It is a welcome sign of the success of the women's movement that most of the remaining bastions of male privilege in America probably aren't worth storming in the first place.
Take, for instance, the secret society of Yale undergraduates known as Skull and Bones, which for most of last week teetered on the brink of coeducation, more than 20 years after virtually the entire rest of the Yale campus. For the first time in the organization's history, the outgoing group of 15 seniors attempted to recruit a number of women to carry its sacred traditions into its 160th year, but were thwarted by the alumni, who sneaked into the sepulchral clubhouse across the street from Yale's Old Campus and changed the locks. Why--if you were already at one of the best colleges in the country--would you care about a club with a name like a heavy-metal band and a ritual of mumbo jumbo straight out of the Raccoon Lodge?
Well, there's the clubhouse (or "tomb") itself, rumored to contain among other treasures the skull of Pancho Villa. There's the tax-free gift of $15,000 that members are widely believed to receive on joining, although like almost everything else about the society, this is known only through rumor and conjecture. Most of all, there's the prestige of belonging to a 159-year-old organization that counts among its alumni the president of the United States, three U.S. senators and luminaries of the American establishment ranging from McGeorge Bundy to William Bundy. Membership in Skull and Bones has often been portrayed as entree to the inner sanctum of the American elite, although no one can specify exactly what benefits it conveys in later life. Much of the attention last week was focused on glamorous Bonesmen such as Sen. John Kerry, Yale '66, who endorsed the admission of women ("Yale has changed. Times have changed. The club should change"). But in its coverage, the Yale Daily News quoted a wider range of Bones alumni, including a "real-estate broker" and "a vice president for Coldwell Banker in California." Clearly, Skull and Bones (like Yale, like life itself) is what one makes of it.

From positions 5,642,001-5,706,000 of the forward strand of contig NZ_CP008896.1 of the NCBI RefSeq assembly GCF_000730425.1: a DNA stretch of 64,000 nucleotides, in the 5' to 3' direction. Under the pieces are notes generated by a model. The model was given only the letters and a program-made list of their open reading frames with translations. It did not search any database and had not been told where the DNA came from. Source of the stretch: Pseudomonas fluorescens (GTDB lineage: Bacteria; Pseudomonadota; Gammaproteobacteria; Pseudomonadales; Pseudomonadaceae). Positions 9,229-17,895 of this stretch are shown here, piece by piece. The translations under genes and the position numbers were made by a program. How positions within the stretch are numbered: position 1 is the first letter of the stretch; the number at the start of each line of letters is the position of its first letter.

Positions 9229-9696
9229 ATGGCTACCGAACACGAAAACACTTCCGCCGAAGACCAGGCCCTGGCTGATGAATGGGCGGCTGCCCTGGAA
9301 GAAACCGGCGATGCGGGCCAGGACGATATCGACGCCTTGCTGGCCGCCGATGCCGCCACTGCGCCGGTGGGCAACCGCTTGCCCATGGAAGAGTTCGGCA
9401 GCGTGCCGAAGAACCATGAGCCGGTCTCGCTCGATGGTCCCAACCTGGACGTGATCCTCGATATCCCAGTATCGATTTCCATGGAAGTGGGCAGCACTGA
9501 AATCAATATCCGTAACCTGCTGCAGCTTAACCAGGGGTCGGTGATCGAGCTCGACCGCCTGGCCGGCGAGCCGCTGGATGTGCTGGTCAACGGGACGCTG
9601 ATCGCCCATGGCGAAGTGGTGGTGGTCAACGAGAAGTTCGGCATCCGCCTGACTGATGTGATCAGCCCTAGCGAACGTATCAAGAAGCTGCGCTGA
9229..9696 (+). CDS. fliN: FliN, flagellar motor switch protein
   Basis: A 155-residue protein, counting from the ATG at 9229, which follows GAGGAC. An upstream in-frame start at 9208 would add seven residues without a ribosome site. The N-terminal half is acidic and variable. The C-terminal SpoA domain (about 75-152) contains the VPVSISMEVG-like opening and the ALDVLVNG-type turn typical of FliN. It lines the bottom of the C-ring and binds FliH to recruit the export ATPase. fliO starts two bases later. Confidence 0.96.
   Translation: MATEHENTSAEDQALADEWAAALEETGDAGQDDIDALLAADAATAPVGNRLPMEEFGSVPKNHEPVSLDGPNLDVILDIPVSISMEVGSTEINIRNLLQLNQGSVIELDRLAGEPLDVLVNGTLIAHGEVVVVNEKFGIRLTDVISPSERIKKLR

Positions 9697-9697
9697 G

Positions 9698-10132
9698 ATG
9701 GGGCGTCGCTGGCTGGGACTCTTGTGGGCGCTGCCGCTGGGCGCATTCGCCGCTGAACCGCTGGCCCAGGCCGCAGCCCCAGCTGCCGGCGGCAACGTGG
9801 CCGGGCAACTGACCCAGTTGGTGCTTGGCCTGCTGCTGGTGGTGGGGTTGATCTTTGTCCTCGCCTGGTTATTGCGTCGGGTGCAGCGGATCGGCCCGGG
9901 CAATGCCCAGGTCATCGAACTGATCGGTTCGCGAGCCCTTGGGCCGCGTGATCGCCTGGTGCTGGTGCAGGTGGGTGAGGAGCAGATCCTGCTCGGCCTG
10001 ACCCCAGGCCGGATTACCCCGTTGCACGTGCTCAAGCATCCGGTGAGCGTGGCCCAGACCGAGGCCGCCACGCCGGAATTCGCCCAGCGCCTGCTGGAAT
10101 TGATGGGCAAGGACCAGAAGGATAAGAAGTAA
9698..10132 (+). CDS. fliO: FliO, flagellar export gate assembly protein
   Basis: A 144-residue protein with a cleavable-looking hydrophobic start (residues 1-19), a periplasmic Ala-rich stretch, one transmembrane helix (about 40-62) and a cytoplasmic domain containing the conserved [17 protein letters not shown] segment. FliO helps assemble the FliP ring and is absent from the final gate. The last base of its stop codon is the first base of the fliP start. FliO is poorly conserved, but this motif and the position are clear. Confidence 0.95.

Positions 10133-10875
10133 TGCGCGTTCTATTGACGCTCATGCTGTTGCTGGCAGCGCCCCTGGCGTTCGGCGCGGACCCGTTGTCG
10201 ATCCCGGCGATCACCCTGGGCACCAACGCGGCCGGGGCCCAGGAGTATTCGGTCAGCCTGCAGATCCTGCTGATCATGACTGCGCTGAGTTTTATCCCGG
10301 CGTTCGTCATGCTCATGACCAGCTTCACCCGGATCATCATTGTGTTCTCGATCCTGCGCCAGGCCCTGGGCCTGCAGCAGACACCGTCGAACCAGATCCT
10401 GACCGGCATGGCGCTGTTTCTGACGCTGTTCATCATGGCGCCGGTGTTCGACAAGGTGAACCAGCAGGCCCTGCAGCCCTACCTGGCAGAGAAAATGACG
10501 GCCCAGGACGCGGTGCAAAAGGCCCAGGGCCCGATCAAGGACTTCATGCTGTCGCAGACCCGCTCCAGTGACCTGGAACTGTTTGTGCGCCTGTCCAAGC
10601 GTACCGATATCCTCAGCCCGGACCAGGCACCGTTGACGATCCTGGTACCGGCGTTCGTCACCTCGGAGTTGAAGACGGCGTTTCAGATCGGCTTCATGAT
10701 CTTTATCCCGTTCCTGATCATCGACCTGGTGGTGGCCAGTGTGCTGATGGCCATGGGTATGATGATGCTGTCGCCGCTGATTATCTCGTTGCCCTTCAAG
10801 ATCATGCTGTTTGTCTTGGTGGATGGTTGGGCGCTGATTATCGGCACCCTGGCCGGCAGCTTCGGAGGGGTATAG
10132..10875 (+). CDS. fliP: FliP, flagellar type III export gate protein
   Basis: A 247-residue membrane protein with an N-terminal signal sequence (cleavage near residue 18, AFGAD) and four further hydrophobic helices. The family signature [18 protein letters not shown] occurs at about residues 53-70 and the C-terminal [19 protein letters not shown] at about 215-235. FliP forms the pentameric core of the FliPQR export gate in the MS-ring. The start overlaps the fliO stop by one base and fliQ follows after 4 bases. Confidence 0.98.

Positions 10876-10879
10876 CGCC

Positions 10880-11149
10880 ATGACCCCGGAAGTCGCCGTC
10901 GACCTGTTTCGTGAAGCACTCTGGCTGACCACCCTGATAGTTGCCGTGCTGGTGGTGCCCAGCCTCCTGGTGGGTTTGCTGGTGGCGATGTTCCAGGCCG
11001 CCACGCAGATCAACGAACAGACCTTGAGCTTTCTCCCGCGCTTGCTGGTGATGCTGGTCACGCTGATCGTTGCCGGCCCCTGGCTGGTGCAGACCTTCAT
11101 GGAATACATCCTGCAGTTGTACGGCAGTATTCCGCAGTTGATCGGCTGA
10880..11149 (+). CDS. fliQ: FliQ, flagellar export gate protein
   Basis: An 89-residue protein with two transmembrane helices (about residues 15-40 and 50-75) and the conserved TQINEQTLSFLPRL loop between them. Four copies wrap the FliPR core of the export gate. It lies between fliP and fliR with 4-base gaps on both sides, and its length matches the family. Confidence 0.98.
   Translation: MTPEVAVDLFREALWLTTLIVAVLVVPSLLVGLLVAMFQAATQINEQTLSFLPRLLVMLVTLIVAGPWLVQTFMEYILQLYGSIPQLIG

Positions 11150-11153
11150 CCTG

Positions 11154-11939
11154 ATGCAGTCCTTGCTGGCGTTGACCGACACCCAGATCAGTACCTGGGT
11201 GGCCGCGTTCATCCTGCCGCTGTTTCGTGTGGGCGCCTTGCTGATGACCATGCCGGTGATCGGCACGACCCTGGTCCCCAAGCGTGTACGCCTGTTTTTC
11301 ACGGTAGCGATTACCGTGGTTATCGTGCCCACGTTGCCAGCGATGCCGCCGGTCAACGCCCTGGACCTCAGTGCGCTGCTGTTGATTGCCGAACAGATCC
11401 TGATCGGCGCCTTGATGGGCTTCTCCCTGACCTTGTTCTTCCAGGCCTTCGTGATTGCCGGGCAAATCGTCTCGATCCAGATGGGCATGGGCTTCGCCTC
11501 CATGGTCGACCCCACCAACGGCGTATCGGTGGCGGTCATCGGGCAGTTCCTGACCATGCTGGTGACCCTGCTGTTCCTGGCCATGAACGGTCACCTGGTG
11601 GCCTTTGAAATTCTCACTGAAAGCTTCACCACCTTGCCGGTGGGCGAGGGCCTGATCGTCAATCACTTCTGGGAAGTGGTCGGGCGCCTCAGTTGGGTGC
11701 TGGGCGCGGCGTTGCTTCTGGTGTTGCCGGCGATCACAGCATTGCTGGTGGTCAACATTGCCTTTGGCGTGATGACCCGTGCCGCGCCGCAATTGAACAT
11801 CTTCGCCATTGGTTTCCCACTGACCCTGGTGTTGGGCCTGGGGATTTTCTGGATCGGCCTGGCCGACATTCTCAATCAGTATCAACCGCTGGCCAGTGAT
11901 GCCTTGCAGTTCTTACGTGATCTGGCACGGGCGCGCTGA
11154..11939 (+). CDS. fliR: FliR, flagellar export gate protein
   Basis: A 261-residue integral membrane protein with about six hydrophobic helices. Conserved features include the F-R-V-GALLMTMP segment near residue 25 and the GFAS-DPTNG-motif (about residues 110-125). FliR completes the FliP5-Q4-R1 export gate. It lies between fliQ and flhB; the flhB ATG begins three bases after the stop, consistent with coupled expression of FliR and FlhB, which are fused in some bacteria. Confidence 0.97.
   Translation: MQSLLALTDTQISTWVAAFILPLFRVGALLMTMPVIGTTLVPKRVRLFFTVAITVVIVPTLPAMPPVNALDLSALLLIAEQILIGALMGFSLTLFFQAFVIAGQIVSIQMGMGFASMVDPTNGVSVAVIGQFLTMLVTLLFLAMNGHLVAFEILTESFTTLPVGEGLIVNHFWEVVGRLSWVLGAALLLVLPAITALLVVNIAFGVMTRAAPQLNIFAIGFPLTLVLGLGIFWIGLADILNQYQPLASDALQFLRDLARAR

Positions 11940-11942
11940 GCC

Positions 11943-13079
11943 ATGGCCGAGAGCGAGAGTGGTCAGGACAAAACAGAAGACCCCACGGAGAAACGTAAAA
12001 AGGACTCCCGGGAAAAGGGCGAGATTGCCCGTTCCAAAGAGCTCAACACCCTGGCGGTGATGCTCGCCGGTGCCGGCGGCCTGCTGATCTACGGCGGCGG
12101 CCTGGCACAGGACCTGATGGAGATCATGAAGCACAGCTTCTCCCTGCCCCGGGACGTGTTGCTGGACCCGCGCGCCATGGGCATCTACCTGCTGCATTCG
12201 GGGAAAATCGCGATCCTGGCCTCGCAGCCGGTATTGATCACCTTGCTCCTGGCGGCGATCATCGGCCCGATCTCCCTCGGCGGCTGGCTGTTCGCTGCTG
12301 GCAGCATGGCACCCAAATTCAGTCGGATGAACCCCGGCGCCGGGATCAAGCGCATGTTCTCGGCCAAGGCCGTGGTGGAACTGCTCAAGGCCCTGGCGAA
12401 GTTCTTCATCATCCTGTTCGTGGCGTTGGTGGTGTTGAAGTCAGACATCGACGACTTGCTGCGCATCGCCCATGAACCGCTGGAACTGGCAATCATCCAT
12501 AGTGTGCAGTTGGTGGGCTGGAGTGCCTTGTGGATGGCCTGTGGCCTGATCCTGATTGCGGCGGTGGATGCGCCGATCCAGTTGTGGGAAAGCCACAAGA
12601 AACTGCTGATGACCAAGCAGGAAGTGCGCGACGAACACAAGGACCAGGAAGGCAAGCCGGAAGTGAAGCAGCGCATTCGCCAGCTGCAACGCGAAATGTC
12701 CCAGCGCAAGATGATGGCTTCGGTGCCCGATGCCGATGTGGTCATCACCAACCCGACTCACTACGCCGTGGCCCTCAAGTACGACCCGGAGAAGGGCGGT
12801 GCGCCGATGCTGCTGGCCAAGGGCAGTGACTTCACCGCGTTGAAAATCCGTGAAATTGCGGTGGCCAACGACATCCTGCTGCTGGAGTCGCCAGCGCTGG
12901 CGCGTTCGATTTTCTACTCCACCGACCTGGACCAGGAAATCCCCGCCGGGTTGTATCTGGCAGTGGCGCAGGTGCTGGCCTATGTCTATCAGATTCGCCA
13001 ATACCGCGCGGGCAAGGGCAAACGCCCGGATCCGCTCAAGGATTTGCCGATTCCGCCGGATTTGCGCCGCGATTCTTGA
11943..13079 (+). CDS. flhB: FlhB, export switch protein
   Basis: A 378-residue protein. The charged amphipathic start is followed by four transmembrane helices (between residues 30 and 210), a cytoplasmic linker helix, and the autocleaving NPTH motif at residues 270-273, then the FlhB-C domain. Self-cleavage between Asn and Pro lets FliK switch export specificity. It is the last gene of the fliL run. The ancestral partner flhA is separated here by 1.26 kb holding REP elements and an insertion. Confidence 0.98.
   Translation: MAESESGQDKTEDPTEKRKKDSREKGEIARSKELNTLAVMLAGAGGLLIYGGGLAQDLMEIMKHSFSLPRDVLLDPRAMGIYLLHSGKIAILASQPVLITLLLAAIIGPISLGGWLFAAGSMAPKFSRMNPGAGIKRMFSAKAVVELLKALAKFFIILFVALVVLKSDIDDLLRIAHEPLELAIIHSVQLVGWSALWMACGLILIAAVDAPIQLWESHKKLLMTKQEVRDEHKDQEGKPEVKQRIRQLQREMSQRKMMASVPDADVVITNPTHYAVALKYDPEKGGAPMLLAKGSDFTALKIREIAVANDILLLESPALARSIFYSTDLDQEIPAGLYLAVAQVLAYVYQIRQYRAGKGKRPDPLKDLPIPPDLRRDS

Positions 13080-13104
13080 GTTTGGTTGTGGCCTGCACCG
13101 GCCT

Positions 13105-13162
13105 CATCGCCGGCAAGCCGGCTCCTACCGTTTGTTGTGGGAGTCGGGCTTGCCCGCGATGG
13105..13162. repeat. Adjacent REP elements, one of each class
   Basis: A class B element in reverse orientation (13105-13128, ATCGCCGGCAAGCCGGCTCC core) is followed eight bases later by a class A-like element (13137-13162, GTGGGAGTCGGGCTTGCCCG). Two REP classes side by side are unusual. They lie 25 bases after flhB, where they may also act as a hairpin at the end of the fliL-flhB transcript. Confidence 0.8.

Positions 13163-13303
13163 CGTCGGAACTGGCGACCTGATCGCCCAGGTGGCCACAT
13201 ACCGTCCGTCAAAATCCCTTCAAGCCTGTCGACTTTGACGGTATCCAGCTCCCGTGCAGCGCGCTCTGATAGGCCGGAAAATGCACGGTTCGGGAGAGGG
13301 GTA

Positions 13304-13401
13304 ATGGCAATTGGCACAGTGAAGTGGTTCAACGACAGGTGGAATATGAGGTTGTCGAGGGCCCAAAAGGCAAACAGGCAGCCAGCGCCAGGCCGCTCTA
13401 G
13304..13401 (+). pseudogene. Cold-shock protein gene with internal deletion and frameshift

On the other hand, why would anyone want to keep women out of a place like this? Hard to say, because officials of the alumni organization wouldn't discuss their motives with the press. But presumably it involved a perceived threat to the process of male bonding. Before the class of '91 took matters into its own hands by choosing six women and nine men at the traditional "tapping" ceremony last Thursday, alumni had proposed a compromise in which men and women would be admitted to the club as equals but would meet in separate groups for the ritual sharing of "emotional and life histories." Members of Yale's other, less secrecy-obsessed senior societies (all but one of them now coed) confirm that this is partly a euphemism for "How I made out at Vassar last weekend." It is easy to believe that Bonesmen of an earlier generation--say, George Bush's (class of '48-would have found the participation of women a distraction in these sessions, if not an actual indecency. But as one of last year's graduates, Jon Wertheim, observed, "Fundamental changes have taken place in society, especially on campus. Gender differences between friends of different sexes is not a dominant issue, if there's real intimacy. People make more of it, because they don't understand that."
In any case, the current class seemed determined to carry on, inside its tomb or outside. Last week another society, Manuscript, offered to lend its building to the locked-out Bonespeople. The alumni group will meet over the summer and decide what the future holds for Skull and Bones. And for the other 1,300 Yale seniors, and the rest of society at large, life will go on little changed. As Amy Chen, a member of the not-quite-as-prestigious Book and Snake society, put it last week, "One reason people have a problem with the societies is that we basically don't do anything."